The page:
disorder. Awakening headache occurs in 4% to 6% of the general population, 18% of insomniacs, and
15% to 74% of sleep apneics across studies.¹ The best evidence linking awakening headache with a
specific sleep disorder is in the case of obstructive sleep apnea. Sleep apnea headaches may present
as awakening headache or as migraine, tension type, cluster or unclassifiable headaches.
Treatment of sleep disorders may improve or resolve headache
Sleep disorders most implicated with headache include obstructive sleep apnea, primary insomnia,
and circadian phase abnormalities. Treatment of the sleep disorder, especially obstructive sleep
apnea, can improve and in some cases resolve headache.¹,² Patients may be assessed for traditional

symptoms (for example, habitual snoring, witnessed apnea, hypersomnia or insomnia, night sweats,
nocturia) and risk factors (for example, obesity, male gender, increasing age, craniofacial/oral/
neuromuscular factors that diminish size or patency of the airway, chronic alcohol, sedatives, hypnotics,
or muscle relaxants). Suspected cases warrant referral for polysomnography to diagnose and calibrate
treatment efforts to disease severity, symptoms, and comorbidities. Primary treatments for sleep
apnea include weight loss, treatment of nasal allergies, positional treatment for supine-related apnea,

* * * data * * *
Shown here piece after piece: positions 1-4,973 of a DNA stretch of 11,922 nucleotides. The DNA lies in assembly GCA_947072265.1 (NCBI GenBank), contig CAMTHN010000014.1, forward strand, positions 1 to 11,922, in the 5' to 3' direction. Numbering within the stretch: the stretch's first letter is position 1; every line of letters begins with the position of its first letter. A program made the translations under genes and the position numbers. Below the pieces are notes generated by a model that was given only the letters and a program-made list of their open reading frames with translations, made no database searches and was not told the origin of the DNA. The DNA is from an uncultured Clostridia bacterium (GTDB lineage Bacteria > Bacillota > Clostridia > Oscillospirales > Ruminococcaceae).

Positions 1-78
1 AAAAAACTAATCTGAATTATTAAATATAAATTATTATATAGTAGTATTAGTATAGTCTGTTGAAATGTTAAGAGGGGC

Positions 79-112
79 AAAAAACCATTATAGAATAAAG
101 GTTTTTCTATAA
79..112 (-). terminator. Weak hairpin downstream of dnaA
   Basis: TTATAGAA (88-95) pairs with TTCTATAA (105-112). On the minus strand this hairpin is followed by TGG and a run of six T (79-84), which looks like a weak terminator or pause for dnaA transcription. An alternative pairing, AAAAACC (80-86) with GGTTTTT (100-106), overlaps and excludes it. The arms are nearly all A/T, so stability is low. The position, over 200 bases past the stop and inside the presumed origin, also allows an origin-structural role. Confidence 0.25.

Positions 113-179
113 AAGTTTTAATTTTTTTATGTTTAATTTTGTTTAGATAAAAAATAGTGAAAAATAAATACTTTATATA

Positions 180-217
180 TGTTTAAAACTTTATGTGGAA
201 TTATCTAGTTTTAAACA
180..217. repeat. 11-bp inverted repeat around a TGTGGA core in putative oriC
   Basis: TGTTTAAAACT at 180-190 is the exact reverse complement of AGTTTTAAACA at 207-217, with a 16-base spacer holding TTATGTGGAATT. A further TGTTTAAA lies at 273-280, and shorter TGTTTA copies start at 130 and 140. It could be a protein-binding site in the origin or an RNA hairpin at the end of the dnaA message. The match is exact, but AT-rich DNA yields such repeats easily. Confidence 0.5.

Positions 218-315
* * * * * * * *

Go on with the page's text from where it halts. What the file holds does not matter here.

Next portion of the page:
upper airway surgery, oral appliances for mandibular advancement, and continuous positive airway
pressure.¹ Because of the potential for headache to improve, re-evaluation of headache is advised
one-month following treatment of sleep apnea.
Sleep regulation may improve headache
Insomnia is the most common sleep complaint in headache clinic populations, observed in half to
two-thirds of patients.¹ Insomnia refers to a history of recurrent difficulty with onset, maintenance,
duration or quality of sleep despite an adequate opportunity to sleep. Insomnia results in daytime
impairment, usually fatigue or sleepiness, or other somatic, cognitive or emotional complaints.
Symptoms may be quantified with the sleep-headache diary or questionnaires.¹ Recent evidence
suggests behavioral sleep modification may reduce headache. Behavioral sleep therapy includes:
(1) Schedule consistent bedtime that allows 8 hours time in bed; (2) Eliminate TV, reading, music in
bed; (3) Use visualization technique to shorten time to sleep onset; (4) Move supper >4 hours before
bedtime; limit fluids within 2 hours of bedtime; (5) Discontinue naps. In a randomized controlled trial
of patients with transformed migraine, this behavioral sleep intervention yielded a significant reduction
in headache frequency and intensity relative to the sham treatment control group.³ Headache
improvement was proportionate to the number of sleep behaviors changed. Thus, a relatively brief
behavioral sleep intervention may favorably impact headache outcomes.
References

1. Rains JC, Poceta JS. Headache and sleep disorders: Review and clinical implications for

headache management. Headache 2006;46(9):1344-1361.

2. Dodick DW, Eross EJ, Parish JM. Clinical, anatomical, and physiologic relationship between

sleep and headache. Headache 2003;43(3):282-292.

3. Calhoun AH, Ford S, Finkel AG, Kahn KA, Mann JD. The prevalence and spectrum of sleep

problems in women with transformed migraine. Headache 2006;46(4):604-610.
American Headache Society • 19 Mantua Road, Mt. Royal, NJ, 08061 • 856.423.0043 • www.AmericanHeadacheSociety.org